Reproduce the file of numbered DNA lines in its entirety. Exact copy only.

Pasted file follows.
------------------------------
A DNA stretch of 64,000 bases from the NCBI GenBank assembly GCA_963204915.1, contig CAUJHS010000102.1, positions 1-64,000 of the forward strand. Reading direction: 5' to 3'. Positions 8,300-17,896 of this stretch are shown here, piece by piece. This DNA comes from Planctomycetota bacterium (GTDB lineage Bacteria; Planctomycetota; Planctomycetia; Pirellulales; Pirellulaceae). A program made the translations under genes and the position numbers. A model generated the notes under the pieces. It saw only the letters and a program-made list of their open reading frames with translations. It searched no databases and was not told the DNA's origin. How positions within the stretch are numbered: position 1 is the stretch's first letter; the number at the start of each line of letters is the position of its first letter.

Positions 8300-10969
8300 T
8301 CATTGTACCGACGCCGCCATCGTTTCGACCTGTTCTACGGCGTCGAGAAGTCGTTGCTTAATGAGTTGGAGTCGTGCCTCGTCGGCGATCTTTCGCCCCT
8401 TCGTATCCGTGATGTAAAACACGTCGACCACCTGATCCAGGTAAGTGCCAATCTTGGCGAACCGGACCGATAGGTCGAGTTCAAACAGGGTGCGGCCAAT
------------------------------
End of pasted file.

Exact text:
A DNA stretch of 64,000 bases from the NCBI GenBank assembly GCA_963204915.1, contig CAUJHS010000102.1, positions 1-64,000 of the forward strand. Reading direction: 5' to 3'. Positions 8,300-17,896 of this stretch are shown here, piece by piece. This DNA comes from Planctomycetota bacterium (GTDB lineage Bacteria; Planctomycetota; Planctomycetia; Pirellulales; Pirellulaceae). A program made the translations under genes and the position numbers. A model generated the notes under the pieces. It saw only the letters and a program-made list of their open reading frames with translations. It searched no databases and was not told the DNA's origin. How positions within the stretch are numbered: position 1 is the stretch's first letter; the number at the start of each line of letters is the position of its first letter.

Positions 8300-10969
8300 T
8301 CATTGTACCGACGCCGCCATCGTTTCGACCTGTTCTACGGCGTCGAGAAGTCGTTGCTTAATGAGTTGGAGTCGTGCCTCGTCGGCGATCTTTCGCCCCT
8401 TCGTATCCGTGATGTAAAACACGTCGACCACCTGATCCAGGTAAGTGCCAATCTTGGCGAACCGGACCGATAGGTCGAGTTCAAACAGGGTGCGGCCAAT